Kerry is lying. But he is speaking for a government and a political establishment that lie continuously and without restraint.

17---1,370 Killed in Iraq in October, Worst Since 2007, antiwar
           Death Toll Continues to Rise
(From "cakewalk" to killing fields)

18--Israel strikes provoke regional war, antiwar

19--Why Vladimir rules and Obama bombs (Dogs bark, the caravan passes), RT

While the dogs of war and surveillance bark, the silent Russian caravan passes. Putin is extending Russian influence in Central Europe as well as solidifying the partnership with Germany. The Chinese-Russian strategic partnership is proceeding smoothly. Russia is back as an influential player in the Middle East. Putin is trying to create a viable, multilateral alternative to imperial US diktats. This is as much about soft power as hard power. 
Back to the facts on the geopolitical ground. Putin has seized the moment and now is arguably the key actor trying to build an emerging, alternative multilateral order. As for imperial lame duck Obama, he seems destined to keep bombing in more ways than one.

20---Putin op-ed, NYT
(US---Not so special after all)

force has proved ineffective and pointless. Afghanistan is reeling, and no one can say what will happen after international forces withdraw. Libya is divided into tribes and clans. In Iraq the civil war continues, with dozens killed each day. In the United States, many draw an analogy between Iraq and Syria, and ask why their government would want to repeat recent mistakes.
No matter how targeted the strikes or how sophisticated the weapons, civilian casualties are inevitable, including the elderly and children, whom the strikes are meant to protect.
The world reacts by asking: if you cannot count on international law, then you must find other ways to ensure your security. Thus a growing number of countries seek to acquire weapons of mass destruction. This is logical: if you have the bomb, no one will touch you. We are left with talk of the need to strengthen nonproliferation, when in reality this is being eroded.
It is extremely dangerous to encourage people to see themselves as exceptional, whatever the motivation. There are big countries and small countries, rich and poor, those with long democratic traditions and those still finding their way to democracy. Their policies differ, too. We are all different, but when we ask for the Lord’s blessings, we must not forget that God created us equal.       
We must stop using the language of force and return to the path of civilized diplomatic and political settlement.
Koo: As more and more people began to realize that increases in monetary base via QE during balance sheet recessions do not mean equivalent increases in money supply, the hype over QEs in the FX market is likely to calm down. At the moment, however, that is not yet the case, as the sharp fall of the yen following the announcement of Abenomics with its commitment to monetary easing amply demonstrates….The only way quantitative easing can have a positive impact on economic activity is if the authorities’ purchase of assets from the private sector boosts asset prices, making people feel wealthier and thereby encouraging them to consume more. This is the wealth effect, often referred to by the Fed chairman Bernanke as the portfolio rebalancing effect, but even he has acknowledged that it has a very limitmued impact.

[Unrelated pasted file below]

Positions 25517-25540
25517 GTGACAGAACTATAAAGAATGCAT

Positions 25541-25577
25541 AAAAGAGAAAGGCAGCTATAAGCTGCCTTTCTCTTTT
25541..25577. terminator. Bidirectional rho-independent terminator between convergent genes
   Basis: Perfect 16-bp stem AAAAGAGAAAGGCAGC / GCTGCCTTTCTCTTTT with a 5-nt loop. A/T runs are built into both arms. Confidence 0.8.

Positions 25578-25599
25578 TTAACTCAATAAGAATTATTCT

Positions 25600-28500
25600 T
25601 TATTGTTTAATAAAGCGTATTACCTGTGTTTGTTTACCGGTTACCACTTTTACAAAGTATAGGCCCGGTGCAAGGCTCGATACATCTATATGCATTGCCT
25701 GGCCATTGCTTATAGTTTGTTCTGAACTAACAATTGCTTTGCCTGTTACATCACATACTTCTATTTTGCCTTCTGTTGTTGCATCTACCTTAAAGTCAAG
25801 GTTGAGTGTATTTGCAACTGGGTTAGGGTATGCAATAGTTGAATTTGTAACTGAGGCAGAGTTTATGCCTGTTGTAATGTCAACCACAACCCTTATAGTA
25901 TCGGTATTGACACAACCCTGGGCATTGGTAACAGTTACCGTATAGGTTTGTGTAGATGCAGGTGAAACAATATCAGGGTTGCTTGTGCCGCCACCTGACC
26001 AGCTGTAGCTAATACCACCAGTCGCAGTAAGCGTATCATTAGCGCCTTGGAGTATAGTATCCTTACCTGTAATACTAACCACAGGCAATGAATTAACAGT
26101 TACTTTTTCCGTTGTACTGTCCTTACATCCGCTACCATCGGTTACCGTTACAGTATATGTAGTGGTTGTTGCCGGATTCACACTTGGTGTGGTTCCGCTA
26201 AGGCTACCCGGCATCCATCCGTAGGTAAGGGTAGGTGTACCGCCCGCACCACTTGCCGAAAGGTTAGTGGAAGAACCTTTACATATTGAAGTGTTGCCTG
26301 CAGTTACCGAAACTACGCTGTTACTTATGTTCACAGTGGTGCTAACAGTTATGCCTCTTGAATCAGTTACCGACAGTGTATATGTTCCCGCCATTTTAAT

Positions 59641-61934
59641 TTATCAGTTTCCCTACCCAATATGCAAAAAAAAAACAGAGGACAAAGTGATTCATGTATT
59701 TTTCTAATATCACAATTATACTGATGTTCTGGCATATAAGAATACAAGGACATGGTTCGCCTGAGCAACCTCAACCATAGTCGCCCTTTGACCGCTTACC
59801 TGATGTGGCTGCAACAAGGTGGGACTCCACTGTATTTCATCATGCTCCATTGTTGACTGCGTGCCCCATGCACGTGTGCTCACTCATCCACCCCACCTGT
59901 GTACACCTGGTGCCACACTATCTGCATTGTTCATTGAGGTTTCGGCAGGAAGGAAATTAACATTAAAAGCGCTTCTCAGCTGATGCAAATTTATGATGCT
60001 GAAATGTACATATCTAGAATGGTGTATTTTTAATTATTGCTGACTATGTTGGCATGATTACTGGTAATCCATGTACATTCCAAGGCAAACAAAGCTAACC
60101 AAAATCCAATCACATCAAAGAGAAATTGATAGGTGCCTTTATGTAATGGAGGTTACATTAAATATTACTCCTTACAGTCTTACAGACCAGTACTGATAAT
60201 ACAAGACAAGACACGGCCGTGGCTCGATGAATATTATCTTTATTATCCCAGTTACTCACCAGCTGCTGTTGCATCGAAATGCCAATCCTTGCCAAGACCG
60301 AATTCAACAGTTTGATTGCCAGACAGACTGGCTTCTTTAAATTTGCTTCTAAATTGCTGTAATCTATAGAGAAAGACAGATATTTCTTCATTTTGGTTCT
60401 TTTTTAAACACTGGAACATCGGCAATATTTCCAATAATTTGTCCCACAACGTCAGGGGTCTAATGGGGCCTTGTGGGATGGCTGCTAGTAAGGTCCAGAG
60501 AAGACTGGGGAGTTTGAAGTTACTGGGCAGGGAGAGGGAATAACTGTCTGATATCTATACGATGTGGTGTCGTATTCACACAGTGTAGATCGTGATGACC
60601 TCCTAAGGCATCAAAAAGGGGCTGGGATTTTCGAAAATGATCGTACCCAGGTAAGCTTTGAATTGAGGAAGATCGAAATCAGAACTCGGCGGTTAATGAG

In a sense, quantitative easing is meant to benefit the wealthy. After all, it can contribute to GDP only by making those with assets feel wealthier and encouraging them to consume more....
About Japan’s Abeconomics:
In Japan, the new governor of Bank of Japan Mr. Kuroda, who has no prior experience with monetary policy, is still clinging to the obsolete idea that additional bond purchases will somehow get the economic activity and inflation rates to pick up.

....This time, however, the US and UK central banks are in the long end of the market. This means the removal of QE will have much larger effect at the long end of the yield curve, with equally larger impact on the economy just when the economy is regaining its health and willingness to borrow

23---China mimics worst of ‘Abenomics’ at worst time, Japan Times

Just like Abenomics, China’s new leaders bamboozled the masses with a pair of grand gestures — neither of which worked as intended — to deflect attention from the third. The first was a credit clampdown in June; the second was the proclamation that a brake was being applied to growth in the name of preventing the economy from overheating.

Closing the credit spigot traumatized markets so much that officials backed off. There’s loads of credit being extended around the nation today that will go bad when China experiences trouble, as every industrializing nation invariably does. The broadest measure of money supply, or M2, has exceeded the official goal of 13 percent every month this year, rising at a 14.2 percent rate in September. Some clampdown.

China’s growth, meanwhile, isn’t slowing to 7 percent from the 10.5 percent average pace of the past 10 years by design. The economic model that once worked so brilliantly has run out of steam. China isn’t promoting slower growth — it’s stuck with it...

No industrializing economy has ever avoided a crash of some kind, and neither will China. The more Beijing puts empty sloganeering ahead of retooling its economy, the more it tries to delay its day of reckoning, the bigger it will be. And all the spin in the world can’t save China from that reality.